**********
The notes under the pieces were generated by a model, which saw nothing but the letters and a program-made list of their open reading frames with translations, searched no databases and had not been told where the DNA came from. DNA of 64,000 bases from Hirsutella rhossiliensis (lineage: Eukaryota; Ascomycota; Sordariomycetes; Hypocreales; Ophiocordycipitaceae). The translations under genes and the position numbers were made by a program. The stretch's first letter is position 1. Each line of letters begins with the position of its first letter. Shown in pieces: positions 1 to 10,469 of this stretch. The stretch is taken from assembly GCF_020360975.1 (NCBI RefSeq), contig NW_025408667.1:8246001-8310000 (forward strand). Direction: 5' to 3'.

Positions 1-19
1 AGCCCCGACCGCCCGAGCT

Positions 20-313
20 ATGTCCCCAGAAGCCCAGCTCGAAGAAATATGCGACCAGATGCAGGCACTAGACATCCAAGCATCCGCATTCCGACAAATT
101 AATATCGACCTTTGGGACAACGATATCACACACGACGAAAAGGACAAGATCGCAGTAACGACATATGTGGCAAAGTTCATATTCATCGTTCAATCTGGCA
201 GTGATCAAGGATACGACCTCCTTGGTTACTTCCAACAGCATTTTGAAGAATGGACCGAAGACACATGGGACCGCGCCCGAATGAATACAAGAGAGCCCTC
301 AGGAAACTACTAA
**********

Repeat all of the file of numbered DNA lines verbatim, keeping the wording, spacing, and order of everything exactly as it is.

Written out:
The notes under the pieces were generated by a model, which saw nothing but the letters and a program-made list of their open reading frames with translations, searched no databases and had not been told where the DNA came from. DNA of 64,000 bases from Hirsutella rhossiliensis (lineage: Eukaryota; Ascomycota; Sordariomycetes; Hypocreales; Ophiocordycipitaceae). The translations under genes and the position numbers were made by a program. The stretch's first letter is position 1. Each line of letters begins with the position of its first letter. Shown in pieces: positions 1 to 10,469 of this stretch. The stretch is taken from assembly GCF_020360975.1 (NCBI RefSeq), contig NW_025408667.1:8246001-8310000 (forward strand). Direction: 5' to 3'.

Positions 1-19
1 AGCCCCGACCGCCCGAGCT

Positions 20-313
20 ATGTCCCCAGAAGCCCAGCTCGAAGAAATATGCGACCAGATGCAGGCACTAGACATCCAAGCATCCGCATTCCGACAAATT
101 AATATCGACCTTTGGGACAACGATATCACACACGACGAAAAGGACAAGATCGCAGTAACGACATATGTGGCAAAGTTCATATTCATCGTTCAATCTGGCA
201 GTGATCAAGGATACGACCTCCTTGGTTACTTCCAACAGCATTTTGAAGAATGGACCGAAGACACATGGGACCGCGCCCGAATGAATACAAGAGAGCCCTC
301 AGGAAACTACTAA